Tom Basso – Mr Serenity

Tom Basso

This article is part of our 'Guru' series - profiles of successful traders, with takeaways for the UK private investor.
You can find the rest of the series here.

Today’s post is a profile of Guru investor Tom Basso, who appears in Jack Schwager’s book New Market Wizards. His chapter is called Mr Serenity.

Tom Basso

Tom Basso

Tom Basso appears in Jack Schwager’s book “New Market Wizards”.

  • His chapter is called Mr Serenity.

Basso started out as an engineer for Monsanto, dabbling in investment in his spare time.

  • He blew up his first commodities futures account, but eventually learned how to be profitable.

He began to manage money (stocks) in 1980, as an offshoot from an investment club.

  • In 1984 he began to manage futures accounts as well.

Schwager admits that Basso wasn’t on his original list of interview subjects.

His track record is solid rather than spectacular.

  • He made 16% pa from 1980 (5% pa above the S&P 500).

But he has combined this with a work-life balance – and a mental attitude – far superior to most traders.


I try to keep my models as flexible as I possibly can. I try to imagine scenarios that would almost make good movie plots.

I don’t necessarily design systems that will cope with those situations, but I mentally live through what will happen to my positions, given one of these scenarios.

It helps prepare me for all the different market conditions that can arise. Therefore, I know what I’ll do in any given situation.

Each morning while I’m driving to work, I make a conscious effort to relax. I mentally rehearse any conflict that might happen that day. The process of helps me start my day in a very positive frame of mind.

My mental rehearsal for a catastrophic event is a doctor in a triage situation. He’s in a battlefield emergency operating room. In come fifty bodies. Some are going to live; some are going to die. The doctor has been trained to handle the situation. He’s going to make all the necessary decisions.

He’s calm and collected, not nervous. He knows that he has the best chance of saving the maximum number of lives. He knows that he can’t save them all, but he’s going to do the best he can with what he has.


I had developed the concept of never taking a trade that would jeopardize my ability to continue trading.

When your account has these massive swings up and down, there’s a tendency to feel a rush when the market is going your way and devastation when it’s going against you.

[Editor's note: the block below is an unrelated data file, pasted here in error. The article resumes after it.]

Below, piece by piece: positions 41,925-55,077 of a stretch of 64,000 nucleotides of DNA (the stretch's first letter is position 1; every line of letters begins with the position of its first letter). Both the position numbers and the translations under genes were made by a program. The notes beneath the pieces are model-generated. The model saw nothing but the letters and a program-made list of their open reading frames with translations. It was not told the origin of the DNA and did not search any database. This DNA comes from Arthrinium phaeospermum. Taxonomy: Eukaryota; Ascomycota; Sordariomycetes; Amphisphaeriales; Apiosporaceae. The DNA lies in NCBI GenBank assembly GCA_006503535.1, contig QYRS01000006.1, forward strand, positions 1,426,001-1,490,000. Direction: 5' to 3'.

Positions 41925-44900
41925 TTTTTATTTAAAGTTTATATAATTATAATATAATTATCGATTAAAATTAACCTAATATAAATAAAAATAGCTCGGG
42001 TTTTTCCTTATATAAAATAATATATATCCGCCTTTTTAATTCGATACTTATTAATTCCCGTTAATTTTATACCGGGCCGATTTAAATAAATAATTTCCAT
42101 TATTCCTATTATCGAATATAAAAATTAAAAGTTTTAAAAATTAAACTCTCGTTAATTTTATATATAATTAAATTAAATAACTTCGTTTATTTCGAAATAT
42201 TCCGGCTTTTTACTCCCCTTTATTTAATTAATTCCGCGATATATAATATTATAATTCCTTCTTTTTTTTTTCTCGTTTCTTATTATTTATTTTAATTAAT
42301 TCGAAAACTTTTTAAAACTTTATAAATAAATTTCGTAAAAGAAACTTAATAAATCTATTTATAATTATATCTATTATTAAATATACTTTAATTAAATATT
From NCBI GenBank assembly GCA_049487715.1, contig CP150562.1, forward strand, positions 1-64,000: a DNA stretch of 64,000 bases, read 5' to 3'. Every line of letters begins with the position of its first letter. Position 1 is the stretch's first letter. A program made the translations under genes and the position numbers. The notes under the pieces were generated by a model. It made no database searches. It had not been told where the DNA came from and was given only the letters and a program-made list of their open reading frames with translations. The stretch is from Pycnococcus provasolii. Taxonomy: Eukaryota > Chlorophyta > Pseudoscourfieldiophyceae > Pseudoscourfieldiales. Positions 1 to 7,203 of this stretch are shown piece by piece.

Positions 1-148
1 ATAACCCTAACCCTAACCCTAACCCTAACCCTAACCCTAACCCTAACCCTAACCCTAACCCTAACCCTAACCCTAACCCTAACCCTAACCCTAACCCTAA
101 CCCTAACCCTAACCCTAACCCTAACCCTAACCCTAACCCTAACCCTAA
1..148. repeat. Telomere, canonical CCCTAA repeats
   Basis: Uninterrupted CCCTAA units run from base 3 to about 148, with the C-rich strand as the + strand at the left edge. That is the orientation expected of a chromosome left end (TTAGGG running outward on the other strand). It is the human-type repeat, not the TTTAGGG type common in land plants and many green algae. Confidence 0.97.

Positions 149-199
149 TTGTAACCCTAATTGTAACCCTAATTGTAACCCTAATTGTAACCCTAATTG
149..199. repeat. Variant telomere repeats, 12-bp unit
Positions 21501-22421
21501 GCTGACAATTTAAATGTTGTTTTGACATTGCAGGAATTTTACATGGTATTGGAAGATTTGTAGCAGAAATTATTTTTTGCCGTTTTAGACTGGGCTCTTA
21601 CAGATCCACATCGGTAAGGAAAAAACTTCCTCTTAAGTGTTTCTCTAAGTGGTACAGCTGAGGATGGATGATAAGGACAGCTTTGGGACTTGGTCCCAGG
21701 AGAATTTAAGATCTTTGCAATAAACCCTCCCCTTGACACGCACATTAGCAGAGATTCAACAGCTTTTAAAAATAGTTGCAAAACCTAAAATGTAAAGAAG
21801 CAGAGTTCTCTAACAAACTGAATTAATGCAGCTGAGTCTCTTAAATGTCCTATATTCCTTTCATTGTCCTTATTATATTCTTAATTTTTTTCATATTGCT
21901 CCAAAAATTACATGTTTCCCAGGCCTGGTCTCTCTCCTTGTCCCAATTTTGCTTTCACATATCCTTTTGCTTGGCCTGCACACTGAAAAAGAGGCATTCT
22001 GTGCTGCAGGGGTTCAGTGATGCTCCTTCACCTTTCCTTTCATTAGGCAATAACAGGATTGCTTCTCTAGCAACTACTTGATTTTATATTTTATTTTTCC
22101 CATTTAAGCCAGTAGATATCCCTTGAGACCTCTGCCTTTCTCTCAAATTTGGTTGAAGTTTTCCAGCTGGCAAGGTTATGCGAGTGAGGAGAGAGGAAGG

It’s far better to keep the equity swings manageable and strive for a sense of balance each day, no matter what happens.

I adopted a formula that limited both my profits and drawdowns by notching back the number of contracts traded in each market to a tolerable level. The the number of contracts traded fluctuates in accordance with each market’s volatility.

When I come to work each day, I know that the risk and volatility in my portfolio is exactly the same as it was yesterday, last week, and last month. So why should I let my emotions go up and down?

Mental attitude

I focus my total attention on trading well, and let the results take care of themselves. Instead of saying, “I’m going to do this trade,” you say, “I’m going to watch myself do this trade.” All of a sudden you find that the process is a lot easier.

As long as you learn something from a loss, it’s not really a loss.

Think of each trade as one of the next one thousand trades you’re going to make. You’ve made any single trade seem very inconsequential. Who cares if a particular trade is a winner or a loser? It’s just another trade.

Basso tells a story about the start of the Gulf War, when he lost 15% in one day:

I thought about all the events and actions of the previous evening and that morning. I realized that there was not a single thing I would have done differently. Despite having just lost 15% overnight, I felt phenomenally good.

Trading style

I think investment psychology is by far the most important element, followed by risk control, with the least important consideration being the question of where you buy and sell.

I notice that sometimes the trading signals that I’m intuitively most nervous about turn out to be the best trades. Therefore, over the long run, I think my performance is best served by following my systems unquestioningly.

I find that using systems gets the monkey off your back. If you lose money today, it’s not your fault; it’s the system that had the problem.


Although this interview is light on trading techniques, its very good on the psychology of trading.

  • Basso’s serene style is something for all of us to work towards.
See also:  Jamie Mai - Seeking Asymmetry

Schwager agrees:

Basso is far from being the most successful trader I have interviewed in terms of performance statistics, but he is probably one of the first I would choose as a role model.

Until next time.

Mike is the owner of 7 Circles, and a private investor living in London. He has been managing his own money for 40 years, with some success.

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Tom Basso – Mr Serenity

by Mike Rawson time to read: 3 min